Members of Syria’s opposition delegation said on Tuesday they did not expect a breakthrough on constitutional talks in Geneva a day after they were paused.
Syrian government, opposition and civil society delegations resumed meetings in the Swiss city to discuss a possible new constitution after participants tested positive for the coronavirus, forcing the proceedings were put on hold.
The step is seen by the UN as a prospective “door-opener” to a final resolution of the country’s devastating nine-year civil war.
"We don't have high expectations. The regime doesn't want to get into a political process, just in appearances. The regime claims it is interested in a solution but in reality only a military option was on its agenda," Yahya Al Aridi, a spokesman and member of the delegation sent to the Geneva, told The National.
The office of the UN envoy for Syria, Geir Pedersen, said late on Monday it had received confirmation that three members of the Syrian Constitutional Committee Small Body tested positive for Covid-19.
Mr Al Aridi said the opposition members were screened for infection before boarding their flights to Geneva and did not have the virus.
“We know that the opposition delegation were tested before leaving and when they arrived everything was fine, but the other side either didn’t test well or some didn’t test at all,” he said.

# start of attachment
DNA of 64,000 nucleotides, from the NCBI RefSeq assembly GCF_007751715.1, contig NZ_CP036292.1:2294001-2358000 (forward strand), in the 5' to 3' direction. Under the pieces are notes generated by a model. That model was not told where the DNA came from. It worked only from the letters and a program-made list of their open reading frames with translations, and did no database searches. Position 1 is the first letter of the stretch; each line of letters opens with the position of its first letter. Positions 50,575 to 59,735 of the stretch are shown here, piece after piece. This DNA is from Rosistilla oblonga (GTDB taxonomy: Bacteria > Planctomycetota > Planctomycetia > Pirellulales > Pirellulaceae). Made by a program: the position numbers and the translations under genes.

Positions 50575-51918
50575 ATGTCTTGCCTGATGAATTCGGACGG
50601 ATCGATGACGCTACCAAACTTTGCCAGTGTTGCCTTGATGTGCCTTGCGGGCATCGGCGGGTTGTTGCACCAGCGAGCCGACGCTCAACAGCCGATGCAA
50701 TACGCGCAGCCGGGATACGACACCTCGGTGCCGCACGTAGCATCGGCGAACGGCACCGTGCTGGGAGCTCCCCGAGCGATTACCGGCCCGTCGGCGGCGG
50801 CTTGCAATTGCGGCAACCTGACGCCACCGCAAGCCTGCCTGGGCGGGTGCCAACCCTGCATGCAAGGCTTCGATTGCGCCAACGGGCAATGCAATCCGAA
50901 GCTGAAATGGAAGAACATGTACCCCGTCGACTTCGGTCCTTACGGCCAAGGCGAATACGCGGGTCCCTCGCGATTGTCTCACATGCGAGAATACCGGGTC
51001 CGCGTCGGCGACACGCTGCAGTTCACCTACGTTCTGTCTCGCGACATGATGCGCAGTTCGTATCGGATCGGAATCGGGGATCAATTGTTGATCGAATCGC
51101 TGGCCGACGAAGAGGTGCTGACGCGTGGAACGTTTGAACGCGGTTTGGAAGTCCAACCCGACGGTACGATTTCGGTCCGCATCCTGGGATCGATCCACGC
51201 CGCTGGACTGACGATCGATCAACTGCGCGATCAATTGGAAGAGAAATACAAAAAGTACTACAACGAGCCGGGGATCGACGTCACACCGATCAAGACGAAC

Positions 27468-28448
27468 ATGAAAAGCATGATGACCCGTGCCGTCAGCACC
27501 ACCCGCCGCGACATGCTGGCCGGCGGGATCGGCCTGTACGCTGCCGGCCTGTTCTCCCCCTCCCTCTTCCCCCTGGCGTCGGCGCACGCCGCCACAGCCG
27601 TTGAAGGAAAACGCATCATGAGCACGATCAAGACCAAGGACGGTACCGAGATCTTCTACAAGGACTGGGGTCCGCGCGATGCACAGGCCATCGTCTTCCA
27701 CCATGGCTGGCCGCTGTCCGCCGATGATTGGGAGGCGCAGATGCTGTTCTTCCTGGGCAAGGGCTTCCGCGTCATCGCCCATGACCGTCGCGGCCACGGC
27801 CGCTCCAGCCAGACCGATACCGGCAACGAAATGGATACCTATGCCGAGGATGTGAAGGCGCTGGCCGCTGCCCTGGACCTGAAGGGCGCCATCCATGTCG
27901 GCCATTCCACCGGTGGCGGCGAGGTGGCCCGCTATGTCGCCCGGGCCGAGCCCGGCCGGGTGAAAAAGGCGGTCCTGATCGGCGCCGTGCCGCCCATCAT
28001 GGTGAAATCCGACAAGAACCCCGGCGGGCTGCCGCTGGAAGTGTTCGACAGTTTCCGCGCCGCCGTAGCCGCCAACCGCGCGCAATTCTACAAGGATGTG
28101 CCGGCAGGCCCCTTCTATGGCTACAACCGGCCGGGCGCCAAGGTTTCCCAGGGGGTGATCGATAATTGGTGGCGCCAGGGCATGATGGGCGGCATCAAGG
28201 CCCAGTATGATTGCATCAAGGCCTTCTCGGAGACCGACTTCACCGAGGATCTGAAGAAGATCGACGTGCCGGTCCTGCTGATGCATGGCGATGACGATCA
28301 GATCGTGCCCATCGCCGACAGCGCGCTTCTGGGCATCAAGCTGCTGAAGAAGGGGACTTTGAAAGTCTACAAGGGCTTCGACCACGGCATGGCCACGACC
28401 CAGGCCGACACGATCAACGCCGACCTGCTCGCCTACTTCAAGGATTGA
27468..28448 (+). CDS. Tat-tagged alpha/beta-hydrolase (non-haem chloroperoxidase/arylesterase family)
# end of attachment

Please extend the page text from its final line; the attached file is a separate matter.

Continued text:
The opposition is unsure when the talks might resume and says it suspects the regime has a hidden agenda to postpone the discussions.
“We have doubts about this because we got used to their tricks and excuses in order to obstruct the peace process from when it started” in 2012 until today, Mr Al Aridi said.
The opposition’s main goal is to bring Syria back to life, “but the other side is fond of keeping this bloody chair on the chest of Syrians,” he said.
Negotiations would be guided by UN Security Council resolution 2254, which refers to the establishment of credible and inclusive governance, the process for drafting a new constitution and free and fair elections.
“The UN has issued a resolution and it should work hard on implementing it, of course it’s an abstract body that is made up of powers, US, Russia, UK, France and China, Russia,” Mr Al Aridi said.
But the world body must work on reaching a deal.
“We want to achieve something for our people. The last thing [the regime] cares about is the people,” he said.
The meeting in Geneva this week was meant to be the first of its kind in nine months.
An earlier meeting, planned for March, was postponed due to the pandemic.
Mr Pederson was expected to host the three 15-member teams from Syria, while major regional and world powers – Iran, Russia, Turkey and the US – were scheduled to be on the sidelines during the week-long gathering.
War broke out in Syria in 2011, leading to hundreds of thousands of deaths and the exile of millions from their homes.
The opposition says it wants a new constitution drafted, while the government says the current charter should be amended.
Mr Al Aridi said the opposition wants a new constitution that respects all Syrians, one that will take responsibility to the country.
“You see, those who are not respected by this regime are killed, starved, humiliated and the country is devastated,” he said.
The blueprint will have to be different, Mr Al Aridi said – it must respects rights, and there should be a separation between administrative and legislative matters.
“But the regime doesn’t want that – they want to be in full control,” he said.